DBS Check For Financial Sector
There are many jobs that require a DBS check, but one you may not know of is when you want to work in the financial sector. But why is a DBS check needed when working in finance?
Unlike volunteering at a school or working in a hospital, the criminal record check looks at different criteria if you’re applying for a job at a bank or an accountant. Today, we will explain how to get a DBS check and why you need one if you want to work in the financial sector.
How Do I Get a DBS Check?
Whether you are an applicant or an employer, it’s never been more straightforward to apply for a DBS check online. All you need to do is follow this link and fill in your details. It’s advised that you collect all of your necessary documents prior to filling in the form in full.
If you cannot use the only form for any reason, consider alternative ways to apply instead.
What Do You Need To Work In Finance?
Aside from a passion for numbers, there are several other factors you need to work in finance. This includes a DBS check, adverse credit check, and identity check to ensure you are suitable for the role and can legally work.
In the DBS check, the Financial Conduct Authority must take out a controlled function. This features of this depends on what you the job you are applying for but it can include:
- If you are acting as a senior member of a regulated firm (director, partner, chief executive)
- If you are responsible for the firm’s systems and controls
- If you are tasked with overseeing compliance to the Financial Conduct Authority’s rules and regulations.
You will also need a Standard DBS check if you are a chartered or certified accountant.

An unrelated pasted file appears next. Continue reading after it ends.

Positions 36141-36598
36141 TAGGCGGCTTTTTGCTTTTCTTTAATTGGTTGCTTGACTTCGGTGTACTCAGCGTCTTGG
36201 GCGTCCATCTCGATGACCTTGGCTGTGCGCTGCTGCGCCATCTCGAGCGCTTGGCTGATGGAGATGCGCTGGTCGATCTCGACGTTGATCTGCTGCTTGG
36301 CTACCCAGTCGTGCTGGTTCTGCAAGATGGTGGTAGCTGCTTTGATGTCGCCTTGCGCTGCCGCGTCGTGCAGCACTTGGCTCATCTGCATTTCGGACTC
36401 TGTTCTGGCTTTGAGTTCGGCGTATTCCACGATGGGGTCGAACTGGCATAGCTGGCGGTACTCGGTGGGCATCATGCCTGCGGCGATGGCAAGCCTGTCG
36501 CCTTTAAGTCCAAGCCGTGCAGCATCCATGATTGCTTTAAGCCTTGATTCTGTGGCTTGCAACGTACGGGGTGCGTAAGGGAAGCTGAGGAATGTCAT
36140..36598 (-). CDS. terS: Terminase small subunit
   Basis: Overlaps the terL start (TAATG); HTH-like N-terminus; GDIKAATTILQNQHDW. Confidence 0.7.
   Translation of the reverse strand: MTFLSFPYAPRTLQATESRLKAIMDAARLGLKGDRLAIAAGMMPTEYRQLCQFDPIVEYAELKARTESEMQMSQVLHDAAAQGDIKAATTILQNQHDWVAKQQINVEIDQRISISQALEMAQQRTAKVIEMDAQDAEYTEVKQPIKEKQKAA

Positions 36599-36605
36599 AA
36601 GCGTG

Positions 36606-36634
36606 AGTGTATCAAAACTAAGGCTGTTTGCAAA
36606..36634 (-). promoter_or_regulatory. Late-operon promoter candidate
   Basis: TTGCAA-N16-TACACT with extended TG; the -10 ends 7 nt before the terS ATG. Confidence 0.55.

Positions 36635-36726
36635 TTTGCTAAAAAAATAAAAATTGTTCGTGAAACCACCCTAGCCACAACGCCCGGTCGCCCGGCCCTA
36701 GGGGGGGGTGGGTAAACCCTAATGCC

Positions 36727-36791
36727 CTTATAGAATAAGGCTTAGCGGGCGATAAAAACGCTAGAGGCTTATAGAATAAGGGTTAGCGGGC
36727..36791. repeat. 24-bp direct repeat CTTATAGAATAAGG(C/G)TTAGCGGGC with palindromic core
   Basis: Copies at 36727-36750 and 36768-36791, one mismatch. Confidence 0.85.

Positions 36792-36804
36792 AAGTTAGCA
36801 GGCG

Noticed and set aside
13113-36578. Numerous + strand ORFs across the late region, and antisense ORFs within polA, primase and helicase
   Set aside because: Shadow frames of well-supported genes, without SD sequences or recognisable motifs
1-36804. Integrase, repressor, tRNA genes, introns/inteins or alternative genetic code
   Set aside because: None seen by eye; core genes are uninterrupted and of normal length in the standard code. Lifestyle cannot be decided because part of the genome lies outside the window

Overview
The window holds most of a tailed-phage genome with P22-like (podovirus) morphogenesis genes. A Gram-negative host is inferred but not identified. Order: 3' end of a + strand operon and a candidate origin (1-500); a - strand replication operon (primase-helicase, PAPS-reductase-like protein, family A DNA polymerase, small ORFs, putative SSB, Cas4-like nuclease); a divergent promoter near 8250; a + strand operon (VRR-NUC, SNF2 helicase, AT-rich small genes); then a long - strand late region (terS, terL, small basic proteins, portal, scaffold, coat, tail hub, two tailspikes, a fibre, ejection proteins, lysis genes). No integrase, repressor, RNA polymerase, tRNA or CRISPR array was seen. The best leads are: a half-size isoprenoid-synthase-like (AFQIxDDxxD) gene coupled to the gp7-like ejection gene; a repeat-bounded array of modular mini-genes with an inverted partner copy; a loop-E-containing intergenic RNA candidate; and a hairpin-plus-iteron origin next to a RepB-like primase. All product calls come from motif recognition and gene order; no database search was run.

Adverse Credit Check
Besides the DBS check, you may also require an Adverse Credit Check. This analyses any late of non-payments you may have committed. It will display ‘severe’ adverse credit history in the vent of:
- Individual Voluntary Arrangement (IVA)
- County Court Judgement (CCJ)
This check is required by some organisations. However, they are available to all companies even if the check is not mandatory. An ACC helps the employer get more information on the applicant and can assist in the hiring process, especially if you are applying to a position that has access to accounts and valuables. This is something that is likely when working in a financial capacity.
We should note that this check is not the same as a Credit Report that lenders seek, as it is irrelevant to the position.
There will also be an Identity Check, which cross references applicant information with data stored on government and council servers. It is used to confirm the true identity of the applicant.
The information it will search for includes:
- That held by credit agencies
- The electoral roll
- Telephone database
Some do not understand why someone would lie about their true identity when applying for a job. However, the Centre for the Protection of National Infrastructure determined four main reasons an applicant would do this. These four reasons are:
- To prevent being detected by the authorities
- For dishonest gain, including financial benefits
- To escape financial liabilities
- To obtain and use genuine sensitive documents
No employer wants to hire someone who is dishonest, so this helps give them more sufficient information so they know they can trust you. It is not fool-proof, and sometimes malicious applicants can slip through the cracks. Mostly, though, it works.
Like any job, employers want to know that you are reliable and trustworthy, so you must understand that these checks are necessary before they can hire you, and it is all part of the hiring process.